A recent photo in the Observer showing haymaking at Funtington during the second world war stirred memories of John Richardson’s boyhood days during haymaking and harvest times in the post-war years.
He sent in this photo, taken by his late father Eddie Richardson, which shows a typical scene of rick-building in the early 1950s on Stan Brown’s farm at Singleton, in a field close to the Leys where the family lived at that time.
Mr Richardson writes: Haymaking times were a magnet for the local youngsters as we watched the field being cut by tractors with sharp-toothed blade attachments, and woe betide any young rabbits or nesting birds in the way! The tractors were usually blue Fordsons, but I remember the farm had one with the delightfully distinctive name Alice Chalmers – it had an exceptionally-long steering column.
The cut hay was gathered up by tractors with fork attachments on the front and deposited at the base of the elevator on which it was carried to the top of the rick where farmworkers spread it evenly around the ever-growing structures.
The elevator was literally horse-powered, the animal continuously plodding around in the same circle with a bar attached from its collar/harness to a gib (a windlass mechanism) which worked the elevator by a chain drive.
Hopefully my memory and subsequent knowledge are basically correct? The process worked quite well unless the horse stopped for some reason and had to be ‘encouraged’ to resume its well-worn path which remained visible for weeks afterwards.
Mr Charlie Treagus, who lived in the flint cottage at bankside, was responsible for the farm’s two heavy horses – I’ve forgotten their names – and he took good care of them. The finished rick was usually thatched to make it weatherproof, but unfortunately rick fires were fairly common due mainly to unintended build-up of heat, and some would steam and smoke for days before catching fire. This old-fashioned method of haymaking was such a contrast to today’s automated process of cutting and compressing the hay into large rolls ready wrapped in plastic sheeting for storage as winter fodder!
For us youngsters the haymaking field became something of an adventure playground, exciting fun-filled days with games such as chase and catch, which we called ‘hee’, hide and seek, even climbing and hiding in the rick when the men weren’t around! No ‘health and safety’ restraints back then – if we became a nuisance we were told in no uncertain terms to ‘clear off’, but we soon returned and resumed our activities.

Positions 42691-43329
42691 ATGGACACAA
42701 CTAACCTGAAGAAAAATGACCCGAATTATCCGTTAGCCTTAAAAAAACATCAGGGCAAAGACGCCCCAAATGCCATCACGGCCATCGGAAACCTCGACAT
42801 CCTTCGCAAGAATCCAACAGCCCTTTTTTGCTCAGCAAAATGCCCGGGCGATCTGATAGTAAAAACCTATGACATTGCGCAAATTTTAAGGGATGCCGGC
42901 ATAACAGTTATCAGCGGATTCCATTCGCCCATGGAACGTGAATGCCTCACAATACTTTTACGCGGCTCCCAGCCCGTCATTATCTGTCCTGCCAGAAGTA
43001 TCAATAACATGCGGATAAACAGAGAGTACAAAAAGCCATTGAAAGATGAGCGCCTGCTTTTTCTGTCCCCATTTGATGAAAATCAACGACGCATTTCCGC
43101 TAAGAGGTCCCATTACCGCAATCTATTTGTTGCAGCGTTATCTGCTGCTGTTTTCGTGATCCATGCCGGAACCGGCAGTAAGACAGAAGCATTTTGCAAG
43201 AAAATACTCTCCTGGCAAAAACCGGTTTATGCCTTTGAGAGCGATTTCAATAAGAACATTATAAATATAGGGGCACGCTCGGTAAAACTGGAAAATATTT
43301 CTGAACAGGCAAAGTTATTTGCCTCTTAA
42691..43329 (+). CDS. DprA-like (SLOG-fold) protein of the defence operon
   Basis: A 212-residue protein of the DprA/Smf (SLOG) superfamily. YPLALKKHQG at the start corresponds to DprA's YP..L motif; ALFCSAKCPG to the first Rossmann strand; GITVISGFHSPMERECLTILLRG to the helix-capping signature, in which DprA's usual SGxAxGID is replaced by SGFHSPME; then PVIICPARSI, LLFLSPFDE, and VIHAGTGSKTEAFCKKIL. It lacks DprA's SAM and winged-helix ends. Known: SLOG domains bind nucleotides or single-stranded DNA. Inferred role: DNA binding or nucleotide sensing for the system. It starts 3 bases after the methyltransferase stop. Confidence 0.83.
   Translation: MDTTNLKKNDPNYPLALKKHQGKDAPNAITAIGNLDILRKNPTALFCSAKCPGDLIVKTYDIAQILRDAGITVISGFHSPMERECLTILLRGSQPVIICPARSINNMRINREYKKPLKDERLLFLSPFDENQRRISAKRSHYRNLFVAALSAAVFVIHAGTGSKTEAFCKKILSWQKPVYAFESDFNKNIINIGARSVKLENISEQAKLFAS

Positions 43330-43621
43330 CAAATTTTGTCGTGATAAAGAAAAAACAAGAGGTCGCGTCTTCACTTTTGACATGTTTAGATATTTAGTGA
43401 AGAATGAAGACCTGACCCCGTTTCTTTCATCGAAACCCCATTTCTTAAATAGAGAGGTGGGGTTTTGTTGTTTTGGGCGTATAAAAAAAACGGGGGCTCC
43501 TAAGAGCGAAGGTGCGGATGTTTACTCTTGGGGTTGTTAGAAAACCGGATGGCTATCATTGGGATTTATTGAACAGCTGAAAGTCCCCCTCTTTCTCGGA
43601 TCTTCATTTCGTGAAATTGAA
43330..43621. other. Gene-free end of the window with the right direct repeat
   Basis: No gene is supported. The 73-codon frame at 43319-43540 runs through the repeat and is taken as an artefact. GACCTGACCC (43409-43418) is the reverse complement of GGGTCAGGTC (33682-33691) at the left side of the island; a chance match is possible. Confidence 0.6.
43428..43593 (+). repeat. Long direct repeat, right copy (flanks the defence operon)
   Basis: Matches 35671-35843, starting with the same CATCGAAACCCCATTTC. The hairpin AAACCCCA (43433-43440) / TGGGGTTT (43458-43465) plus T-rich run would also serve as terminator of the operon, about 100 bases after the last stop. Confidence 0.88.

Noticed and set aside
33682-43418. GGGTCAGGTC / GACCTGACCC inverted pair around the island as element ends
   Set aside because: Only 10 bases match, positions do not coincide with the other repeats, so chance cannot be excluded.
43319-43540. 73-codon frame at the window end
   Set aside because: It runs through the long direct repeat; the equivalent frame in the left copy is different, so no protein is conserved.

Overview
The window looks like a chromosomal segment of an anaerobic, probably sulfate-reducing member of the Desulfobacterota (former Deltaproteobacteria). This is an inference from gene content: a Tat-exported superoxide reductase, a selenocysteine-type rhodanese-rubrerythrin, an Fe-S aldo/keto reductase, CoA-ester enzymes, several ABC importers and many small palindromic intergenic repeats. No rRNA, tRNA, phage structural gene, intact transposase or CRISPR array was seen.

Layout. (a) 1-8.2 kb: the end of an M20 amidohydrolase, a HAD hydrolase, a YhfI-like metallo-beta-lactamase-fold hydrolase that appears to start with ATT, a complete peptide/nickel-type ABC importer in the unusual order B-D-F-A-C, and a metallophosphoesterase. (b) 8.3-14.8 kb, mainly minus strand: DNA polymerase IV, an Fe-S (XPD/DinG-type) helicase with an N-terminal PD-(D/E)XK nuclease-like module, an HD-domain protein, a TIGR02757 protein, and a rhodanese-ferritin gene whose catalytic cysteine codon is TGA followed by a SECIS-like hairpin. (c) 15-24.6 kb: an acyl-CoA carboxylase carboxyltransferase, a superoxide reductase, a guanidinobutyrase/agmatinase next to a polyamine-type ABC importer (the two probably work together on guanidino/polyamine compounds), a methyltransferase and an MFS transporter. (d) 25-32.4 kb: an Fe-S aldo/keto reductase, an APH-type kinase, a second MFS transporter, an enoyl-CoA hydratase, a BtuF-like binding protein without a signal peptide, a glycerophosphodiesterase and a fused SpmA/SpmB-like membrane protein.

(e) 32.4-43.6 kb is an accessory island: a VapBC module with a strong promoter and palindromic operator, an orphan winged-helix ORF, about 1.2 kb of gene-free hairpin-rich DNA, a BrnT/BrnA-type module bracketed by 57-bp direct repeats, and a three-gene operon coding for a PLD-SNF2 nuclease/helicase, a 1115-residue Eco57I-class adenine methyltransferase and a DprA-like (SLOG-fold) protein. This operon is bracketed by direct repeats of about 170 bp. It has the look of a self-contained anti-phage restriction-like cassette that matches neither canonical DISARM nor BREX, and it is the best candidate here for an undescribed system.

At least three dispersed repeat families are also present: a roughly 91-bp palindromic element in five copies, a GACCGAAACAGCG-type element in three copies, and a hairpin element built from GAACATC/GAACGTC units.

The boys featured in the photo playing around the rick are, from left – Jim Finlayson, Michael Kerridge, me or possibly my brother Robert? (the small fair haired one), and Chris Knight. I can’t identify the fifth boy on the right (back view only) or the farmworker near the horse.
At other times we spent most of our leisure days outdoors, going on bike rides, roaming the Downs, building camps in the woods, climbing trees, looking for birds’ nests, etc.
One of our favourite places was Semmens Dene Bottom Wood up towards the Trundle, adjacent to the top of Town Lane. It was there that we fashioned our bows and arrows from the supple branches of hazel trees. We would sometimes compete to see who could shoot an arrow the highest over the top of the local electricity pylon cables! ‘Let’s go up the Sem’ was a frequent suggestion among us – it was a typical old English wood, but was cut down in the later years and replaced with firs.
In winter, if we had snow, we would haul our home-made sledges up the surrounding hills, whizz down, and repeat the process many times. We would often return home cold, wet, bruised, but happy! If the local duck pond was frozen over, this became another venue for enjoyable activities such as skating or sliding.
Very few village people had a TV, telephones, or a car at the beginning of the 1950s and there were no computers, etc, to keep us indoors. Mobile phones, Facebook and Twitter were decades away! Life was indeed much simpler and slower then, but it would change over the next decade or so as the country finally shook off its wartime hangover and society began to embrace the 20th century with its modernisation and improvements in many areas. But those outdoor days 60-plus years ago instilled in me a love for the countryside and will always be part of my fond memories of a bygone era.